The Earth Impact Database maintained by University of New Brunswick decides when an impact is confirmed. [4] Confirmed impact sites have an EID entry. The parts of the URL can then be used in Wikipedia's {{ Cite Earth Impact DB}} template to cite it as a reference. That automatically adds the article to Category:Earth Impact Database.

Possible impact craters

All other impact craters and structures, whether theorized or published in scientific journals and not (yet) listed in EID, go under Category:Possible impact craters on Earth.

However, there are lots of geological processes which can make circular or apparently circular features. Seeing a round feature on a map is not good enough to call something a crater, or even necessarily theorize about an asteroid impact. The rocks at the site have to be studied to seriously consider a new impact theory. [3]

Impact craters on other astronomical bodies

Earth has many geological forces such as erosion and plate tectonics which cover and erase craters, renewing the surface. Contrast with the Moon where the surface geology is primarily driven by impacts. Depending on an astronomical body's amount of geological activity, there is little to no doubt whether a circular structure is an impact. So if astronomers and planetary scientists report via a reliable source a crater on another astronomical body, that's an acceptable source. Use the appropriate subcategory of Category:Impact craters on planets, Category:Impact craters on moons or Category:Impact craters on asteroids.

Volcanic craters

Volcanic craters should be categorized under Category:Volcanic craters or its subcategories. If reliable sources for geology call a structure a volcanic crater, caldera or maar, that's acceptable to call it and categorize it as a volcanic crater.

Types of volcanic craters

Some different eruption processes cause different types of volcanic craters, large and small.

  • A caldera is the largest volcanic crater, formed by a collapse of the volcano during an eruption. [5]
  • A maar is medium-sized compared to other volcanic craters, and is formed by an explosive eruption when magma comes in contact with groundwater. After the eruption ends, the maar may fill with water to form a lake. [6]
  • Various volcanic cones may have a small crater where debris is deposited around an eruption vent at the summit or flank.
    • This doesn't currently have its own category. Use the appropriate subcategory of Category:Volcanoes.

Volcanic crater lakes

Lakes in volcanic craters should be categorized under Category:Volcanic crater lakes.

Explosion craters

Nuclear and chemical explosion craters should go in Category:Explosion craters or the appropriate subcategory.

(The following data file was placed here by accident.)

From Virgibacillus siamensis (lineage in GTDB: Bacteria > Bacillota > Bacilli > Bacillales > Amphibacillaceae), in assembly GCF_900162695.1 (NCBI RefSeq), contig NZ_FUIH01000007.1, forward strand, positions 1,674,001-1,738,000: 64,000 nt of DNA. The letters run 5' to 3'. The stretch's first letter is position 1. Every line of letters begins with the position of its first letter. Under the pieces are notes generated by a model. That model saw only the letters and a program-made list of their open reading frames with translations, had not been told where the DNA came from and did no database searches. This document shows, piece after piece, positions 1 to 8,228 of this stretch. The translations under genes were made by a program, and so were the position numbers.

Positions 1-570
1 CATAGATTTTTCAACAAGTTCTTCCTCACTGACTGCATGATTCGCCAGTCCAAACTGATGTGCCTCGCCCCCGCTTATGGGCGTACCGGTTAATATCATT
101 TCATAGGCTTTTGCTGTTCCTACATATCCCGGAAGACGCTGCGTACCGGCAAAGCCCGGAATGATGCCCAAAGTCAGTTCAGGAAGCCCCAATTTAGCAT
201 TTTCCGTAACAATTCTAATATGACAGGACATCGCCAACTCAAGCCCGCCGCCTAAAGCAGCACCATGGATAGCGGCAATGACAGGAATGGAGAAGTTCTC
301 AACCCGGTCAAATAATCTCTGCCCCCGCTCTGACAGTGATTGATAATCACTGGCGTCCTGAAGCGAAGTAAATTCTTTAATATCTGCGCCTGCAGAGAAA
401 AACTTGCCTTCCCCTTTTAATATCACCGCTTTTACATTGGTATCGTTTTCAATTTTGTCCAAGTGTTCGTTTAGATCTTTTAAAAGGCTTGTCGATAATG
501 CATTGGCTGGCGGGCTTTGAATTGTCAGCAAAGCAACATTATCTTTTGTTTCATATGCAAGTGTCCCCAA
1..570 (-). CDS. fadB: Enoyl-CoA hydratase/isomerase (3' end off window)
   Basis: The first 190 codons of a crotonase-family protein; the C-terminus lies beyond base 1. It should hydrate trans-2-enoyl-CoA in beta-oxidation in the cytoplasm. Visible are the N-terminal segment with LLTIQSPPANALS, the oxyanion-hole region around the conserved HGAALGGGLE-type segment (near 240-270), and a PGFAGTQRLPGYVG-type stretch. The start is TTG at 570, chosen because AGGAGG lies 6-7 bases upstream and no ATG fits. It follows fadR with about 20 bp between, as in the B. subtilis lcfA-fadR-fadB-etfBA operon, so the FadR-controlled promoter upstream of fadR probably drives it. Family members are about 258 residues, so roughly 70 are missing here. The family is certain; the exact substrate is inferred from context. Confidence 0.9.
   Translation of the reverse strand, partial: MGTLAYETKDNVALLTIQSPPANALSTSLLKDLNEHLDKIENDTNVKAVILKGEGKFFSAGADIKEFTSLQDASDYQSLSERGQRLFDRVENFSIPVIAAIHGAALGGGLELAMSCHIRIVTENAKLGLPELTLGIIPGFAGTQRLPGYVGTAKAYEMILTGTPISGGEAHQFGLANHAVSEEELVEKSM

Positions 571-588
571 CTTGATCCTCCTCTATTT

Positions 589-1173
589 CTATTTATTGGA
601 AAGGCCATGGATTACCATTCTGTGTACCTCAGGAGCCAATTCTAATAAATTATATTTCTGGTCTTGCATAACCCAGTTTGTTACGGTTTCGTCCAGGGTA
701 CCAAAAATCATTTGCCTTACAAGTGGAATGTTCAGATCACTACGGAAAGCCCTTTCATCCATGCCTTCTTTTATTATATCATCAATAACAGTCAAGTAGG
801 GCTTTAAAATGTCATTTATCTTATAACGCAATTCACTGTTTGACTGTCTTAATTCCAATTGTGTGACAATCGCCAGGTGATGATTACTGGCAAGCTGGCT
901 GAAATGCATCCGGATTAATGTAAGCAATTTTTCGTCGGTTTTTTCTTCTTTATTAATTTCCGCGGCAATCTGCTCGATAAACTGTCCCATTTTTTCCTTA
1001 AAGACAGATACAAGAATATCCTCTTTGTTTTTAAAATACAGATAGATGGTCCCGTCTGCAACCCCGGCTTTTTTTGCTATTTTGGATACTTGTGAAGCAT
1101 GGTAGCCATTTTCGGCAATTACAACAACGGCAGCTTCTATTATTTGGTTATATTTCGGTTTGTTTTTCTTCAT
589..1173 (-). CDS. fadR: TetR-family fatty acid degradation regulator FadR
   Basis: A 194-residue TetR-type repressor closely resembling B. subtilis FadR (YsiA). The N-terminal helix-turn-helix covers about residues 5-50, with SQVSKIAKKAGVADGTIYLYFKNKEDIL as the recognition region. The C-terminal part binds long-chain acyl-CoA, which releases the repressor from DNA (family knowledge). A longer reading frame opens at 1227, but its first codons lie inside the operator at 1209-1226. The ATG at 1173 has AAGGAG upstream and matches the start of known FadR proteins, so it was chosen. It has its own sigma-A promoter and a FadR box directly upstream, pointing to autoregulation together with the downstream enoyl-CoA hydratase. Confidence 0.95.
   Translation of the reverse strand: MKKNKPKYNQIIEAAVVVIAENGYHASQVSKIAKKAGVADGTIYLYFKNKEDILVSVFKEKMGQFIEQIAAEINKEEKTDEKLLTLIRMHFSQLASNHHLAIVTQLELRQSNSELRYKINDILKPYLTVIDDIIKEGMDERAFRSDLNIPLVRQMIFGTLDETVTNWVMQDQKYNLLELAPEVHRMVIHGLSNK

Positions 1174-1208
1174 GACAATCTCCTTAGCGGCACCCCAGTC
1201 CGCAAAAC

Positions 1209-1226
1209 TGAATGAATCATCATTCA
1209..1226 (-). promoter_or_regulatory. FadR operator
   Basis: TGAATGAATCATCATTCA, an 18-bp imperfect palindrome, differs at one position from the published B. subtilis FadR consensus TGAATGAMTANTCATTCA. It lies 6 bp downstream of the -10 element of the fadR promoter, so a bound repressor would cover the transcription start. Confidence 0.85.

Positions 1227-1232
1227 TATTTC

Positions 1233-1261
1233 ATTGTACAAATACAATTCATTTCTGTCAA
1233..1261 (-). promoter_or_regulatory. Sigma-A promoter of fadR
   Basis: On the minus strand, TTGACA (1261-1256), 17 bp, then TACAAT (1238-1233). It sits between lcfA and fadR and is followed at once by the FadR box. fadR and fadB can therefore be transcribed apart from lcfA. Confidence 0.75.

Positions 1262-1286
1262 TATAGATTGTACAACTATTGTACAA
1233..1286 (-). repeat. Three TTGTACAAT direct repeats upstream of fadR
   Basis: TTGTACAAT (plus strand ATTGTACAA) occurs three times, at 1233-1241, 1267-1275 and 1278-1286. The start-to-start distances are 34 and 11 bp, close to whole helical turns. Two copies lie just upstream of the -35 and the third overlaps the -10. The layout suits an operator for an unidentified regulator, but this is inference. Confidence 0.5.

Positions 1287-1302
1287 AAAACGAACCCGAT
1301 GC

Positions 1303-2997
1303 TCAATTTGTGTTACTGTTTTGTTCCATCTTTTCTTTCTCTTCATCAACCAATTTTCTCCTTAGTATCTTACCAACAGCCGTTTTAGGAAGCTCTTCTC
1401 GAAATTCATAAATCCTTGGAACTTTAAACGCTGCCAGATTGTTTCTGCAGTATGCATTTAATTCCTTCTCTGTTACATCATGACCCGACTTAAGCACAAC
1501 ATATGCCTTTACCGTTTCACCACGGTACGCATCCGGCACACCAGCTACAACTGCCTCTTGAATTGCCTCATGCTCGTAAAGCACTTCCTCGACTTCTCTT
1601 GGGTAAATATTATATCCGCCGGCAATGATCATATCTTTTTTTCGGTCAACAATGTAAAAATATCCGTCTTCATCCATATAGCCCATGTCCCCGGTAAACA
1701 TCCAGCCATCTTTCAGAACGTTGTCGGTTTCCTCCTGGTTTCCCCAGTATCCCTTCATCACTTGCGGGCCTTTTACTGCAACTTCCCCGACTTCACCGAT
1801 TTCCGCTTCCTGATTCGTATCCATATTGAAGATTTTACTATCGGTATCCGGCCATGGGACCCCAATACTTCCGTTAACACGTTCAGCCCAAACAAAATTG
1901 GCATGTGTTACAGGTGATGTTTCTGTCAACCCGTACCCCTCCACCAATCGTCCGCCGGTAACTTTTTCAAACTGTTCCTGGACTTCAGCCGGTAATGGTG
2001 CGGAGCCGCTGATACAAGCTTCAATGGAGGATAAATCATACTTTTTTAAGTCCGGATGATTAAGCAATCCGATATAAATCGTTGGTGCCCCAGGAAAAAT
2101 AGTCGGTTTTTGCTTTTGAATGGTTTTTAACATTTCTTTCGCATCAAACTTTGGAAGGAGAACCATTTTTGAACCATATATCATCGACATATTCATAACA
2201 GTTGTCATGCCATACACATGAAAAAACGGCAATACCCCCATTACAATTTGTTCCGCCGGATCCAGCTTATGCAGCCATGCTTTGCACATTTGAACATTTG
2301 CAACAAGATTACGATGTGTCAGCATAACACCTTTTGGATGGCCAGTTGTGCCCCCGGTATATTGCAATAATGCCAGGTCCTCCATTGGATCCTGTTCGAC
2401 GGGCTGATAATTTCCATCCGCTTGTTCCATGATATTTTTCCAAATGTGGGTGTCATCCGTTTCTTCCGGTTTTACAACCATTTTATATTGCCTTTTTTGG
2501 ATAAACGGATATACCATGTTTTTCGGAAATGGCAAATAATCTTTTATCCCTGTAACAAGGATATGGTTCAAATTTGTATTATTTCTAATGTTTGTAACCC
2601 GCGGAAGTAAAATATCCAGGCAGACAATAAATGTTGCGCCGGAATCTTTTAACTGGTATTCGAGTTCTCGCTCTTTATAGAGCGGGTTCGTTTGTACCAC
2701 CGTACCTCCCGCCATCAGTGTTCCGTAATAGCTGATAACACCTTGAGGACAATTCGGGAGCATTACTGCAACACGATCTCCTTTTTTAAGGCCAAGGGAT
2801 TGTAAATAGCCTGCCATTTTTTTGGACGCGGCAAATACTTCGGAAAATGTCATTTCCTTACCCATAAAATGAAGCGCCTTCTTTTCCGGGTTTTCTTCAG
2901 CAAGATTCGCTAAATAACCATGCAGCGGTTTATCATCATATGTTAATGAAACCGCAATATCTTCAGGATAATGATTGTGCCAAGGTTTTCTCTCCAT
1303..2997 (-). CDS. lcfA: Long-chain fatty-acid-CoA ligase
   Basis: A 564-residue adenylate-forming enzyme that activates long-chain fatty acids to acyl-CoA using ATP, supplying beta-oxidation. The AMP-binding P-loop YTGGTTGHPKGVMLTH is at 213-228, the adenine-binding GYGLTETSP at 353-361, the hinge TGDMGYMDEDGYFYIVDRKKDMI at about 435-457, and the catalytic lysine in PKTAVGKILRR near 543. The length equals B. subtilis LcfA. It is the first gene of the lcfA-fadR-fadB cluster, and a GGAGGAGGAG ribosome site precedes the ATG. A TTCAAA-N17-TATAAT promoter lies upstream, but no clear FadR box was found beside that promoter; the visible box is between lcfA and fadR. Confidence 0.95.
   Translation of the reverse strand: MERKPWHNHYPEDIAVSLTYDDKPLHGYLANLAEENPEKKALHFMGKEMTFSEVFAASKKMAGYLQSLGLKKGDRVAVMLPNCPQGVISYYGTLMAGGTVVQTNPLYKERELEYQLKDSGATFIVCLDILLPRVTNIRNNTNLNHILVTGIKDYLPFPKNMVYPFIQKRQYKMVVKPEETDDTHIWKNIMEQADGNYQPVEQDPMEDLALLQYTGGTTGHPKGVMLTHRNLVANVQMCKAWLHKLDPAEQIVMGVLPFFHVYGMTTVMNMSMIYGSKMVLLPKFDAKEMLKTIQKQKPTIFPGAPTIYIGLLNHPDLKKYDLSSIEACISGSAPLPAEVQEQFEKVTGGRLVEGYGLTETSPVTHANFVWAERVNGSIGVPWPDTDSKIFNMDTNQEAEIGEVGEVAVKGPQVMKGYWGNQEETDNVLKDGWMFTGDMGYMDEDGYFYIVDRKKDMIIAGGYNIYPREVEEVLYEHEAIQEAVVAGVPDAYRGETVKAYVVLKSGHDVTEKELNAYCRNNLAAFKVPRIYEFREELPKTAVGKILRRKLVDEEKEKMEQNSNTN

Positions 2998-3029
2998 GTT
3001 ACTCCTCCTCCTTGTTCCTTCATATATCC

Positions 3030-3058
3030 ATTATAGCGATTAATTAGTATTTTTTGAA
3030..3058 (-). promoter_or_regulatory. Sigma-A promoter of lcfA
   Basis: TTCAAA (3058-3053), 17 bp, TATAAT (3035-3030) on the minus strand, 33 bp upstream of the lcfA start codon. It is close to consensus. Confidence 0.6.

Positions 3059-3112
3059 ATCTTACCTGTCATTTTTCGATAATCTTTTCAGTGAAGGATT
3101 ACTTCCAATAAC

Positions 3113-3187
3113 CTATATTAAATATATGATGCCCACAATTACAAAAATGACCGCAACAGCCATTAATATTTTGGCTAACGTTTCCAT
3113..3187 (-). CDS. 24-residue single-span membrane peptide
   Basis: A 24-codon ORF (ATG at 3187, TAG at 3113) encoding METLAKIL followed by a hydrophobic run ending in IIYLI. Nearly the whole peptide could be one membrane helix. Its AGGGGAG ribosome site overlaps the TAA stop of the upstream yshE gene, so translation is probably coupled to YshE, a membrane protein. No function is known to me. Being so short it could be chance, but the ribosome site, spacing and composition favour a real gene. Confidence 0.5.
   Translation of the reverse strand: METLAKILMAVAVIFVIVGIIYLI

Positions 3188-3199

There is no category for explosion crater lakes. For example, Lake Chagan is the only nuclear explosion crater lake. That isn't enough for a category according to WP:SMALL. (And let's hope there never are enough of those to make a category.) If there are lakes in other explosion craters, use Category:Artificial lakes.

Non-craters

There have been some cases of confusion by editors who wanted to call a sinkhole a type of crater. They aren't craters because they aren't the result of an explosion. [1] [2] They should go under Category:Sinkholes. Cave collapses are considered sinkholes, by definition.

Any other kind of depression which is not a crater should be categorized under Category:Depressions (geology).

Crater-related category discussions

The following Categories for Discussion items establish background and consensus around categorization of craters.

proposal discussion closed result
merge Category:Astroblemes to Category:Craters on Earth 26 August 2009  Pass
reorg Category:Craters (76 categories) 30 August 2009  Pass
rename Category:Possible impact craters to Category:Possible impact craters on Earth 12 September 2009  Pass
rename Category:Impact craters by geologic time scale to Category:Impact craters on Earth by geologic time scale 27 September 2009  Pass
delete Category:Rubielos de la Cérida impact structure 25 April 2011  Pass
reorg Category:Categories by time period - including rename Category:Impact craters on Earth by geologic time scale to Category:Impact craters on Earth by geological period 17 May 2012  Pass
rename Category:Modern impact events to Category:Modern Earth impact events 19 December 2013  Pass
delete Category:Earth Impact Database 16 January 2014  Fail
delete Category:Unknown origin craters 10 November 2019  Pass
delete Category:Subsidence craters 10 November 2019  Pass
rename Category:Crater lakes to Category:Volcanic crater lakes 28 November 2019  Pass
rename Category:Annular lakes to Category:Impact crater lakes 28 November 2019  Pass

References

  1. ^ a b c "crater". Dictionary.com Unabridged. Random House. Retrieved 2019-11-06.
  2. ^ a b c "crater". Merriam-Webster Dictionary. Retrieved 2019-11-06.
  3. ^ a b French, Bevan M (1998). Traces of Catastrophe: A Handbook of Shock-Metamorphic Effects in Terrestrial Meteorite Impact Structures. Lunar and Planetary Institute. OCLC  40770730.
  4. ^ "Earth Impact Database". University of New Brunswick. Retrieved 2019-10-07. CS1 maint: discouraged parameter ( link)
  5. ^ "Glossary - Caldera". United States Geological Survey, Volcano Hazards Program. Retrieved 2019-10-07.
  6. ^ "Glossary - Maar". United States Geological Survey, Volcano Hazards Program. Retrieved 2019-10-07.